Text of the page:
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Plant Breeders Talk Variety Development with New York Chef

Award winning New York Chef Dan Barber led a panel discussion with NDSU plant breeders at the 40th Annual Northern Plains Sustainable Food and Farming Conference on January 24, 2019.

February 26, 2019

Award winning New York Chef Dan Barber was a keynote speaker at the 40th Annual Northern Plains Sustainable Food and Farming Conference organized by the Northern Plains Sustainable Ag Society (NPSAS) on January 24, 2019. He challenged traditional and sustainable farming operations to examine current plant breeding parameters. Barber, co-owner and executive chef at Blue Hill Restaurant in Greenwich Village and Blue Hill at Stone Barns in Pocantico Hills, moderated a panel comprised of four North Dakota State University Department of Plant Sciences plant breeders titled, “A Chef in Conversation with Breeders”.

The four panelists were Andrew Green, wheat breeder and assistant professor; Richard Horsley, barley breeder and department head; Mike McMullen, oat breeder and professor; and Asunta (Susie) Thompson, potato breeder and associate professor.

Barber’s interest in variety development began when he realized that heirloom, or “retired”, plant varieties that are extremely flavorful and desirable for chefs are not readily available for conventional production. He began searching for breeders who could help him and that led to visits to NDSU.  Barber began the panel discussion saying that the panel members are “fountains of information” and he appreciates their helpfulness and openness in talking about new ideas.

Barber’s key question to the panel members was, “Are there varieties you have discarded through breeding selection that you wish you could examine more closely, and do they have flavor properties that might interest chefs?” All four panelists said yes, and that they would enjoy the challenge of studying the discarded materials. They commented that finding unusual and interesting materials is part of the fun of plant breeding.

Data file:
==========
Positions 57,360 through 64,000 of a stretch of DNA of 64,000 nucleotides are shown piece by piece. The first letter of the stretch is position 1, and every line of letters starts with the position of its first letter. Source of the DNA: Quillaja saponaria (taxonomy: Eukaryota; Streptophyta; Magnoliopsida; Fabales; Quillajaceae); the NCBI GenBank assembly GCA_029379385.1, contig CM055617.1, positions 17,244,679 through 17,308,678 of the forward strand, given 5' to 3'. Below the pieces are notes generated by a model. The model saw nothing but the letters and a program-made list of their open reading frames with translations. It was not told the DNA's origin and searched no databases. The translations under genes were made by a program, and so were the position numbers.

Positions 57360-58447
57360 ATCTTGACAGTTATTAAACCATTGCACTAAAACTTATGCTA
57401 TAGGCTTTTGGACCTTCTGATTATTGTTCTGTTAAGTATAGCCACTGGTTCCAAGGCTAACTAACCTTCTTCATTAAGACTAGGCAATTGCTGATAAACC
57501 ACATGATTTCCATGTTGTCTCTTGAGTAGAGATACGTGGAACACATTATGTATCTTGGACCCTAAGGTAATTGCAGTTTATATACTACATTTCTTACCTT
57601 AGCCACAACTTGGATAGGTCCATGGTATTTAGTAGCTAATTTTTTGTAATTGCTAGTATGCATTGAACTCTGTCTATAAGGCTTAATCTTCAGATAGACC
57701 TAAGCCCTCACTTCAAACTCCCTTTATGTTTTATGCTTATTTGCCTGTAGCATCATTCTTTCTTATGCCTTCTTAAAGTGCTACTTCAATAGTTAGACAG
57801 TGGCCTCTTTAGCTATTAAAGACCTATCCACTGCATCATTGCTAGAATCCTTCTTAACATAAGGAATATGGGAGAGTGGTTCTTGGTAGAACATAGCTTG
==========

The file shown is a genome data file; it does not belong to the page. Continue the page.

Horsley remarked on changes he has seen in the beer brewing industry. Because of lobbying efforts by craft brewing and malting organizations, he said that “industry demand for certain malting barley varieties led to changes in our program, including graduate students wanting to do research specifically on flavor in malting barley varieties.” He added, “If that is important to malting barley consumers, why aren’t we taking about it in other breeding programs?”

Thompson’s potato breeding program is a good example of a program that produces attractive and delicious foods the culinary world may like, even if they do not meet the potato industry’s processing parameters. She said that many of the “discarded clones from research are beautifully colored and flavorful” and that people in her project have even used some of these never-released lines to make dishes such as a tasty yellow lefse (a Scandinavian type of flat bread). Thompson also shares some of these varieties with colleagues and friends for family garden production.

Andrew Green said that as he studied for his doctorate, he learned that plant breeding includes a lot of failure because a high percentage of the genetic material that is evaluated does not meet the selection parameters and is discarded. He said, “Being able to spend more time testing varieties that look promising but don’t necessarily meet those standards would be fun and interesting and we would like to do it.”

The problems of marketing low-acreage crops were illustrated when the group talked about oats. McMullen said that he has seen a huge decrease in oat acreage in his years as NDSU’s oat breeder and explained that the market is limited and impacted by international trade. Barber said that he has a hard time understanding why more organic farmers do not grow oats in rotation with other organic crops. Farmers in the audience and McMullen commented that the market is very complicated and making a profit on oats is generally very difficult. Barber concluded by saying that in his kitchen, “McMullen is considered a rock star” for developing the very delicious oat variety named “Paul”.

The discussion lasted about an hour and Barber thanked the panelists for sharing their knowledge and for their willingness to keep the conversation going in the future.

Barber’s keynote address at the conference was titled “Breeding for Flavor: A New Blueprint for Cuisine”.

For more information on Barber, see

For more information on the NPSAS, see

Author: Karen Hertsgaard, 701-231-5384,
Editors: Rich Horsley, ; Kamie Beeson,

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